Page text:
Thankyou!
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Sounds like Fudge needs to learn some respect before he kills or seriously hurts someone!

Let me start by asking how much experience you have. If you're a beginner, I can't even begin to imagine what sort of place would let you work with him when he doesn't respect you. You should check with your instructor before you do anything major with Fudge though - technically, he's not yours to work with.

Other people here will be able to say things much better than me, so I'll leave the advice to them.
 

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A horse that is biting and leaving bruises is more than just “mouthy”. This behavior should not be addressed by a tap on the shoulder. Doing so only teaches an aggressive horse that bad behavior has no real consequence.

Regardless of the reason behind this behavior, it must be stopped before it becomes even more dangerous. I want to teach a horse in a relaxed environment. However, before this can happen, there must be order. I believe it was John Lyons who said, “If a horse tries to bite you, kill it.” While he did not mean this literally, he meant that you should respond in such a way that the horse feels you might kill it. This also doesn’t mean that you should continue to beat a horse once it submits. Horses generally submit to just punishment. Once they submit, however, the punishment should end or it will no longer be just.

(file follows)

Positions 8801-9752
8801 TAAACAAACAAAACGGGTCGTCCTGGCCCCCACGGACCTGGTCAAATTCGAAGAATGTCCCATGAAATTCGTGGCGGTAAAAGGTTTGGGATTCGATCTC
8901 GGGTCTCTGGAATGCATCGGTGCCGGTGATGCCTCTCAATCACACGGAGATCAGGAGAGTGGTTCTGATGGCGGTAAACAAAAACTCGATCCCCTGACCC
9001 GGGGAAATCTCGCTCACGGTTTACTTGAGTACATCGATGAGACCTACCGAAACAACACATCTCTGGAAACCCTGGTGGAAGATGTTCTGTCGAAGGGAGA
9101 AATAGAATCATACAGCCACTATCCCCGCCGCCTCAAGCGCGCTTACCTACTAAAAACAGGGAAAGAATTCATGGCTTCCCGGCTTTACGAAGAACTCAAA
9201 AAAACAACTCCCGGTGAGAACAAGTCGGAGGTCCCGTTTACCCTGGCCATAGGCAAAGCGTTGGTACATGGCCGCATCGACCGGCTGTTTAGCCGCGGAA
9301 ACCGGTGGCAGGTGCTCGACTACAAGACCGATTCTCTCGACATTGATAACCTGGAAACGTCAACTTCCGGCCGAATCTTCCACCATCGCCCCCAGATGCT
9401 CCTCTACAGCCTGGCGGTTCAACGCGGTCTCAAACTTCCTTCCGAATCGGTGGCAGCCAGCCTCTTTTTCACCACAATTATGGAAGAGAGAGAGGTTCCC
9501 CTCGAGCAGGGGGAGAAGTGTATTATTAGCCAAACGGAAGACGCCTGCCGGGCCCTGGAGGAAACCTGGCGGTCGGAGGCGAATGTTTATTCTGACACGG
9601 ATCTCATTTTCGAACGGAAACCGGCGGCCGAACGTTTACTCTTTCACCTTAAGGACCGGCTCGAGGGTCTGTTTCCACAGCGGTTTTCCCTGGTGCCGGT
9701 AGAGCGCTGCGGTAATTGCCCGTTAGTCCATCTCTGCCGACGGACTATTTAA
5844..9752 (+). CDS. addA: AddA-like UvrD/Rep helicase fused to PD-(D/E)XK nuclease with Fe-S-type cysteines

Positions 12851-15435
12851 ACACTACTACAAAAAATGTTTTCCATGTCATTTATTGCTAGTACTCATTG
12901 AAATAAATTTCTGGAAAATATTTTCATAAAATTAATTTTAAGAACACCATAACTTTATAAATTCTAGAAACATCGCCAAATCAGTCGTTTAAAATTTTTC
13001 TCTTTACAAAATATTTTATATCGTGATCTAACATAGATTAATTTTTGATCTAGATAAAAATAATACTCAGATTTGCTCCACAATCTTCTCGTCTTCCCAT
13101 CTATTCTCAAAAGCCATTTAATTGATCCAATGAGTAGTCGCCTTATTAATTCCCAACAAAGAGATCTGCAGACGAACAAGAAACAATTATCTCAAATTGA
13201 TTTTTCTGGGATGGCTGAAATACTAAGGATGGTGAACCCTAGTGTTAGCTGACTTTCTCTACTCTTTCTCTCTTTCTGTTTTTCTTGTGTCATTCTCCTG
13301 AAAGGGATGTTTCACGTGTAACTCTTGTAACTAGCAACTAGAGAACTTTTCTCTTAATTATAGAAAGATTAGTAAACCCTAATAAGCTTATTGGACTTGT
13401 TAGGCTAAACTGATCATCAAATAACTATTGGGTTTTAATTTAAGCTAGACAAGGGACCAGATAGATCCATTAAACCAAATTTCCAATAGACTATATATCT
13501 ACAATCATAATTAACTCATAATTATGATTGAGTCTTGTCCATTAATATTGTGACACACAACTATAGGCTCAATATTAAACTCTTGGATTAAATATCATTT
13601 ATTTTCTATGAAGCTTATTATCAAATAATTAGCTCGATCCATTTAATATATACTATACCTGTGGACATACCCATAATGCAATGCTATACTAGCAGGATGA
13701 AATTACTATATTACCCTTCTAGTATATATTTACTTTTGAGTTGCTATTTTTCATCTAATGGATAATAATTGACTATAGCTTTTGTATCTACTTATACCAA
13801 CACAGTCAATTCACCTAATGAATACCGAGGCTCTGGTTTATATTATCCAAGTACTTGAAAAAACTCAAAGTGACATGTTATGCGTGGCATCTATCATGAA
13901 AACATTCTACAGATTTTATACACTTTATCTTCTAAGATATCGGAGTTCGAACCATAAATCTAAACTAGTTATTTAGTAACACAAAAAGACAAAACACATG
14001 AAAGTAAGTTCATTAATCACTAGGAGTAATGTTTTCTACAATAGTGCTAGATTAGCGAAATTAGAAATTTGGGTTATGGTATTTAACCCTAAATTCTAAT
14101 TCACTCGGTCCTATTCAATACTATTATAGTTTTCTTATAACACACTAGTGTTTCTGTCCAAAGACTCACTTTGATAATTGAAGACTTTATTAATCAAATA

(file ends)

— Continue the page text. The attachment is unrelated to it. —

If a horse does not feel safe, it will usually try to run away. If this is not possible, it will fight. A third possibility is that it will simply shut down and submit to its fate. While this would be a safer response for a handler than having the horse fight, I would want to teach a horse than he would be treated fairly and cared for if he cooperates. This is a much more involved process than can be addressed over the internet. A knowledgeable trainer adjusts his approach to the situation at the moment.

This horse should really be handed over to a knowledgeable and experienced trainer. A good trainer should be able to establish a safe environment for learning. He should, then, address the horse with respect even as he expects the horse to respect him. Once this is accomplished, the trainer should teach the owner how to address the horse in a similar manner so the horse does not revert to its previous behavior.